The Third Line Is A Good Fit For Bennett
Beau Bennett projects to be a fulltime winger for Sidney Crosby or Evgeni Malkin before long. But before long might not be the beginning of the 2013-14 season, and thatâ€™s not a bad thing.
Oftentimes the thought is that offensive prospects are best served filling offensive roles to utilize their talents. It makes sense in many ways, but rushing a prospect isnâ€™t always the best method for development, even if the player shows signs of being ready.
We saw last season that, regardless of his linemates or icetime, Bennett made things happen. He played with an edge despite a small frame and handled defensive responsibilities at a surprisingly good level.
He even chipped in some goals and earned some top-line minutes on occasion. He was good enough that, around the trade deadline general manager Ray Shero told him he would be with the team when the season ended and the playoffs began.
While he wasnâ€™t given the best opportunity to prove himself on the big stage, he was with the team, which was more than enough to provide a learning experience for the first-year professional.
Hockey, in many ways, is every bit as mental as it is physical. Itâ€™s why players â€œgrip their sticks tighterâ€ when in a slump, trash talk their opponents, and review hours of video on end. Of course, without the physical attributes the mental elements are worthless, but as weâ€™ve seen with many players over the years, all the talent in the world will get a player nowhere if he isnâ€™t hockey smart or if he lacks confidence.
Some may say that benching a youngster or bouncing him up and down the lineup is a confidence buster. But when a team shows enough faith in a young player to tell him heâ€™s staying with the big club, everything else seems trivial.
One surefire way to burst a playerâ€™s confidence is to assume his talent alone will make him a good fit for a prominent role, even if he isnâ€™t quite ready.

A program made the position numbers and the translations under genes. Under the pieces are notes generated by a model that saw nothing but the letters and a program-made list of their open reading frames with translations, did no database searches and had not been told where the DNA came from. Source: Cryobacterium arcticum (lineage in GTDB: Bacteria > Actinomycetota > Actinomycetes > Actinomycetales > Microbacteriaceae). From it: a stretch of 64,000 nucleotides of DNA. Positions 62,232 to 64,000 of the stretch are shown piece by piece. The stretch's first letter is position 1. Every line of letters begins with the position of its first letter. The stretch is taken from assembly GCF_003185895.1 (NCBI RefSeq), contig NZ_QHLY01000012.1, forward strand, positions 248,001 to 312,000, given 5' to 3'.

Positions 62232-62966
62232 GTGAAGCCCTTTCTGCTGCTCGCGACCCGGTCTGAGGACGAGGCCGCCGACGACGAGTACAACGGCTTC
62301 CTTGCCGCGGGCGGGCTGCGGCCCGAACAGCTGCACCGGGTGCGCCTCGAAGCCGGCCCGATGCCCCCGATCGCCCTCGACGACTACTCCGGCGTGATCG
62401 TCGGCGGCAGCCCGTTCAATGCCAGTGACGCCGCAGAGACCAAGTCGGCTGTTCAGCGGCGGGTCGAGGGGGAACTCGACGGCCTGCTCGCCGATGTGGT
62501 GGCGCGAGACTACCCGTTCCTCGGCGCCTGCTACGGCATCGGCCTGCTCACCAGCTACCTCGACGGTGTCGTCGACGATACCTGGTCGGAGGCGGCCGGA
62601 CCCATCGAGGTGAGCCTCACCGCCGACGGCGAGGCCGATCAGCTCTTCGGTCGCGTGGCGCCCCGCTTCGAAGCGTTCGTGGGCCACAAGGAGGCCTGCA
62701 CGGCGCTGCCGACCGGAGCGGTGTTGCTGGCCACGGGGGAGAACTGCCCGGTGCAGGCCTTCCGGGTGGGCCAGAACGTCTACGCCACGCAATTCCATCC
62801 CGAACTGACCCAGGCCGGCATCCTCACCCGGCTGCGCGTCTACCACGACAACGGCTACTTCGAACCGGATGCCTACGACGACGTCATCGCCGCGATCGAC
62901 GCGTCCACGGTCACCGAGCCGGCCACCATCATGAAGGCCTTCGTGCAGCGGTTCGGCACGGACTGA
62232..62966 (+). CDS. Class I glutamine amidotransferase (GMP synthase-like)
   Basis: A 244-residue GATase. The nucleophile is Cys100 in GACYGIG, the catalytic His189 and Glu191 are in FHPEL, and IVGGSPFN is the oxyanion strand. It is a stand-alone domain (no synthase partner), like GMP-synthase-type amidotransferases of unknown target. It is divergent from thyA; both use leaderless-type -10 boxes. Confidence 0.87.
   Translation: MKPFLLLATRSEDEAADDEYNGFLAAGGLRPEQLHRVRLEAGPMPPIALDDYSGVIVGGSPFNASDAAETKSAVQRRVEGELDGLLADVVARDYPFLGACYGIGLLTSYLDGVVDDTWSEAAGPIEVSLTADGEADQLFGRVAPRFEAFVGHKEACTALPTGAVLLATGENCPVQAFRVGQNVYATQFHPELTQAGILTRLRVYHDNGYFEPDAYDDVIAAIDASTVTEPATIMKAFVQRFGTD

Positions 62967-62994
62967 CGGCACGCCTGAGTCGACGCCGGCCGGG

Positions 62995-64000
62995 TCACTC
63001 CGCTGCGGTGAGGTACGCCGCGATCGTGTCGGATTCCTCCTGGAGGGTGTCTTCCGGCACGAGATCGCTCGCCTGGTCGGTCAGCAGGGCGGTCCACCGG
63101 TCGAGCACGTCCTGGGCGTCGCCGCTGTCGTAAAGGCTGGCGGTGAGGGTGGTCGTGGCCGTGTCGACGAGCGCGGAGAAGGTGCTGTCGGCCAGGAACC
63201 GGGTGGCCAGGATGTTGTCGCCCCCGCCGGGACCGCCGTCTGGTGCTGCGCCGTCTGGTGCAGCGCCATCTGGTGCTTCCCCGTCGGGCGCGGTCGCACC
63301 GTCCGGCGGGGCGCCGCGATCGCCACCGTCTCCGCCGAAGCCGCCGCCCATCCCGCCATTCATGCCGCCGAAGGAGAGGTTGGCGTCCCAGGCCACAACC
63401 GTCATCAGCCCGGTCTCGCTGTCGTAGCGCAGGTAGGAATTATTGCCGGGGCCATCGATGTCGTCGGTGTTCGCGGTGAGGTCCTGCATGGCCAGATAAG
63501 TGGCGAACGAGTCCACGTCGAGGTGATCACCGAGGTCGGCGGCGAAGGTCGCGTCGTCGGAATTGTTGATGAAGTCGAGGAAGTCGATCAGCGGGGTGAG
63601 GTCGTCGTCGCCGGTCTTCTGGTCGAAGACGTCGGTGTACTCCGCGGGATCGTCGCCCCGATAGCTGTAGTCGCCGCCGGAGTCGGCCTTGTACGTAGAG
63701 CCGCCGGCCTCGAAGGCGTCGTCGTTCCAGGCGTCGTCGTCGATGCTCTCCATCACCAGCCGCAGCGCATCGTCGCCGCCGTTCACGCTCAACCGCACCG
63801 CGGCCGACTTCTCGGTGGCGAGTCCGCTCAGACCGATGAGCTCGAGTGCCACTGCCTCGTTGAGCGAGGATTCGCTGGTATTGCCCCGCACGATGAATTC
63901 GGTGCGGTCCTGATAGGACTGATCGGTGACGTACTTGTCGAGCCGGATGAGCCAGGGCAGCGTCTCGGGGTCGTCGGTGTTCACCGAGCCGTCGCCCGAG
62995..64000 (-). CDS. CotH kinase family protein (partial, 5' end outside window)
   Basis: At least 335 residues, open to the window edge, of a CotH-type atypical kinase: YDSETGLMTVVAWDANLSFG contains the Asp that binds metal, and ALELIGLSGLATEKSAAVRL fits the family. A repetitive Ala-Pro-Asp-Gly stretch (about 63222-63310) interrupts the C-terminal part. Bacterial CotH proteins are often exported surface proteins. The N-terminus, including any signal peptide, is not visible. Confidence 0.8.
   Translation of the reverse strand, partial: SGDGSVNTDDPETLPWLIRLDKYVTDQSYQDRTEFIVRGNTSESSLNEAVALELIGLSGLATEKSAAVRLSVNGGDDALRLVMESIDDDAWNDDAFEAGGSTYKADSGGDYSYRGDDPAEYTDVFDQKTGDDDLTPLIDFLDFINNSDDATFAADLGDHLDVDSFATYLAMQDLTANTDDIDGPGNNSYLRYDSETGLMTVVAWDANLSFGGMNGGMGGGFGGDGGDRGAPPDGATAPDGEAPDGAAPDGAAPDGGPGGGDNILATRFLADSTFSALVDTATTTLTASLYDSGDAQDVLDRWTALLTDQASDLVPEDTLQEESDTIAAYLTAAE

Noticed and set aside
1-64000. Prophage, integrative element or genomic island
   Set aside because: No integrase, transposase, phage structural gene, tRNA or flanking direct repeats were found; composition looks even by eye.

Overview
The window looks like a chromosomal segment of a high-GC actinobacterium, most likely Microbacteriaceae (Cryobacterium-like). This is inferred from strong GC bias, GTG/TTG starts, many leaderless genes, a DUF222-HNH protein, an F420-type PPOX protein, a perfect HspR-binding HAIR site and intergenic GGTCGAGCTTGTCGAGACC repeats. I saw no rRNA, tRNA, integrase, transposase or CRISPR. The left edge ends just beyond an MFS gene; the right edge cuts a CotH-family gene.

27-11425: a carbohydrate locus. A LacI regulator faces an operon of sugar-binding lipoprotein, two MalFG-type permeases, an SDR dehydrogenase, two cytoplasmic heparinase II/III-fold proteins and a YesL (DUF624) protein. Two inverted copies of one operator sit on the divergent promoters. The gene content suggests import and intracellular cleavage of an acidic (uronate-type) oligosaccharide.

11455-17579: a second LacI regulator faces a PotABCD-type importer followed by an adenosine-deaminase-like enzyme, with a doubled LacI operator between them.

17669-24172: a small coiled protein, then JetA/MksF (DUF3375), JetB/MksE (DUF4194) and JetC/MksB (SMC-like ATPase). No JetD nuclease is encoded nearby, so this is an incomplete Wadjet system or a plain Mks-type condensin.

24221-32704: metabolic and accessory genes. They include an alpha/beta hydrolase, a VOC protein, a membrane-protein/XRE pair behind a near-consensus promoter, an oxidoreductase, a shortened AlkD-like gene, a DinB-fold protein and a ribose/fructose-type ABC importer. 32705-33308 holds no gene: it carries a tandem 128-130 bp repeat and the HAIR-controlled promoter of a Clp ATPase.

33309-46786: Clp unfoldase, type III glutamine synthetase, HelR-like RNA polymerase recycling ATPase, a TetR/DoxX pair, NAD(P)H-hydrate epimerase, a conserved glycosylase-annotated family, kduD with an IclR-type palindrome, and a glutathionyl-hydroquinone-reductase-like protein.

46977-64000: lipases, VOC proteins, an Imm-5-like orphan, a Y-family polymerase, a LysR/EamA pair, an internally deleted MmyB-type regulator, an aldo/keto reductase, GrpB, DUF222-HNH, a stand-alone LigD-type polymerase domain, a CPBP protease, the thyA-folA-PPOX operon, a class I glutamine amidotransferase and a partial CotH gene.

Bennett might have shown signs of being a top-six forward, but his long-term development will be best served if he plays a less prominent role before being eased onto a line with one of the two best centers in the world.
It might even help to enhance his overall game.
As I mentioned earlier, Bennett seemed to adapt to the role he was asked to fill during his rookie season. Need a fourth line spark plug? Heâ€™s your guy. Need a third line defensive forward? Heâ€™s got you covered. Unlike other prospects, such as Eric Tangradi, Bennett found a way to be useful regardless of his role.
Heâ€™s also been forced to learn how to handle different roles, while oftentimes sitting for long periods of time between shifts.
By starting Bennett on the third line with the defensively minded Brandon Sutter as his center, Bennett will continue to be forced to play out of his comfort zone and to learn an important facet of the game that will make him all the more valuable in the future.
Think about the career Pascal Dupuis has made for himself. Once considered nothing more than a third/fourth line penalty killer, Dupuis has advanced his career to become an integral part of the Penguinsâ€™ top line.
He and Bennett come from different pedigrees, so the comparison isnâ€™t quite spot on. But what Dupuis did was take his defensive awareness to a scoring line, where he provided an opportunity for the center (Crosby) to focus less on his own end and focus more on creating offense.
Bennett may have an abundance of talent and creativity, but once he finds a home with Crosby or Malkin, heâ€™ll be no better than the second best forward on the ice. Because of that, a bag of tricks that includes defensive responsibility and sacrifice will go a long way toward making him a viable, long-term option.
Weâ€™ve all watched as young players such as Crosby, Malkin, and Jordan Staal stepped into prominence, but that isnâ€™t the norm and shouldnâ€™t be expected from most players. For starters, those were three exception and unique talents. But they found a permanent home on a less than impressive Penguin team coming out of the 2005 lockout.
Times have changed for the Penguins, who now fancy themselves as one of the best offensive clubs in the NHL, with no need to rush or force young players into roles they arenâ€™t ready to fill.
All good things come to those who wait, and I have a feeling Bennett is no exception.